10 October 2019
Our Peering and Transit Network Upgrade
At FAELIX we have been busy at work planning and preparing a major investment into our network, and in September 2019 we finally saw that project realised. This is the story behind our recent router upgrade.
While the changeover from our old to our new infrastructure all happened over the course of several maintenance windows in September, the work really began six months earlier.
March 2019: Inception
Earlier in 2019 we identified a number of things which were holding us back from a technical perspective:
we had spent almost a year trying to get a router vendor to fix a security issue and were starting to lose faith in their ability to deliver a fix, and so had begun planning our migration away from MikroTik’s hardware and software as a precaution
at the time we still hoped that vulnerability would be fixed, and were that the case we could consider using MikroTik’s CHR as a virtualised router so as to improve BGP convergence time (their CCR series would take over five minutes to perform this task) while keeping the convenience of a commodity router and having the operational knowledge of the platform
but there were some shortcomings in MikroTik’s implementation which were a concern for us, such as the lack of IPv6 multihop route recursion (the short-sightedness of their routing protocols to resolve IPv6 routes)
and as a signatory to MANRS we wanted to improve our routing security by improving our BGP filtering and perhaps even deploy RPKI validation, and while some of these features were promised in MikroTik’s mythical RouterOS v7, we had no clues of a timeline
There were other factors about scalability, automation, tooling, and flexibility that were also on our pick-list. At this stage our requirements were pointing us towards a complete change of BGP peering/transit router.
April 2019: Hardware
As the deadline for our disclosure of CVE-2018-19299 drew nearer we made our decision. We had narrowed down the options to three or four potential software stacks, all of which were going to run on commodity x86_64 hardware. That meant we could at least order the kit and so we approached several server vendors for quotes. Our requirements were as follows:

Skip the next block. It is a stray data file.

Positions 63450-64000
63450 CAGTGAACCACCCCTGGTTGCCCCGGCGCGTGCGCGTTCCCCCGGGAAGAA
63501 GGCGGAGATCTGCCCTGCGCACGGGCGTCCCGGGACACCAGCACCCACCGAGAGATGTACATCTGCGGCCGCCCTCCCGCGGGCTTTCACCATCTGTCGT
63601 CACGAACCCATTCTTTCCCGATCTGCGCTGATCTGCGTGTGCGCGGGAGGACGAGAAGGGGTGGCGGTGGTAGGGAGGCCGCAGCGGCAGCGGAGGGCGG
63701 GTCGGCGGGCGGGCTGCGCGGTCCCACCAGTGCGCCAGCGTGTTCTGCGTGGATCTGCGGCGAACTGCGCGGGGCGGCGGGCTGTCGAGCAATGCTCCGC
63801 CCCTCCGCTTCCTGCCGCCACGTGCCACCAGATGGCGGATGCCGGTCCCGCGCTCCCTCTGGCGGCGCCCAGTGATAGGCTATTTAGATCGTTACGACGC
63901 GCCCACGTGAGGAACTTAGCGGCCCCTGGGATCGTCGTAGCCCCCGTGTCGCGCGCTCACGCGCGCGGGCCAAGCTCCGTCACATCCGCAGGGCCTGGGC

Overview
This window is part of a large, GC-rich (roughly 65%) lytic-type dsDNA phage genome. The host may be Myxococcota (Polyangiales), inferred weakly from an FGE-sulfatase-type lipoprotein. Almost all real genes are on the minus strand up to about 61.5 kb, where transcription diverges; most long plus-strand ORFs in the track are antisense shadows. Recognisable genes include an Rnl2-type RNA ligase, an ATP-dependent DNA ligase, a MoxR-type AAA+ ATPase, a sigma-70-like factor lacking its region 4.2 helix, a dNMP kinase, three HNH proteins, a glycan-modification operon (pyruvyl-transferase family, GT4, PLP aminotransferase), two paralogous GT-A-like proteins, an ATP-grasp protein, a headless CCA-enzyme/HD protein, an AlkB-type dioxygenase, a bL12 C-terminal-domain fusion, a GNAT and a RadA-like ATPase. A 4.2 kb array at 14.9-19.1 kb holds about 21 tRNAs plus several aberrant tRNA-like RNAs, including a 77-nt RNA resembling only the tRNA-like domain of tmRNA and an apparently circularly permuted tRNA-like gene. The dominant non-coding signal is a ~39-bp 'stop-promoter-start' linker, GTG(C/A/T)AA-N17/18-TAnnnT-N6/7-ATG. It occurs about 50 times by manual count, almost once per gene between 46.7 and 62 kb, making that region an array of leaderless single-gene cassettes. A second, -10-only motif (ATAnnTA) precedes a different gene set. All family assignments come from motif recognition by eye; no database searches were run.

- 4x 10G SFP+ ports (must not be RJ45, cannot be QSFP+ with SFP+ breakout)
- ideally not Intel NICs because their X710 chipset is buggy
- would be happy with Mellanox (though I think they only do 2x 10G cards)
- not 100% sure about Broadcom, though…
- we can source NICs if required, just need to know how many and how wide the PCI-e ports we have available
- at least 2x 1G RJ45 ports, can be onboard, can be Intel/BCM/etc
- low CPU power draw, e.g. quad core Xeon-D would be fine; or maybe 16-core Atoms (if they support enough PCIe lanes?)
- prefer more GHz over more cores (single-thread performance is important)
- approx 16GB RAM
- ideally 1U
- ideally dual PSU and IPMI
- 2x 128Gb SSDs is plenty
In the end we chose Sentral Systems who had provided us with the most detailed response, meeting all of the criteria we had set, and theirs was also the most cost-effective. The only part of the specification we really had to compromise upon were the Intel X710 NICs, but we felt that we could mitigate this through the combination of “known-good” kernel/driver/firmware versions for the i40e driver and thorough testing.
The hardware was delivered to us on 23rd April, and we wasted no time in starting our testing. We racked them up in our core Manchester sites, Equinix’s MA1 (Williams House) and MA2 (Reynolds House) so that we could then start evaluating our options going forward.
May 2019: Software
The immediate pressure of CVE-2018-19299 was off: MikroTik had fixed the vulnerability and networks running their software were not under threat of the denial of service attack we had discovered. Now we could take a slightly more relaxed approach to building our future network.
When we had specified the hardware we were motivated by a few existing projects and products. Now that we had it, we needed to decide exactly which route we would go down:
- continue with MikroTik’s RouterOS, using the CHR as a virtualised router
- buy and deploy 6WIND’s TurboRouter, which uses DPDK userland networking to achieve up to 20 million packets per second per core of routing performance
- build our own userland router using DPDK/VPP/FD.io, possibly using Gandi’s packet-journey as a starting point
- or start with a traditional Linux kernel routing solution, with a view to improving its performance with DPDK or XDP at a later date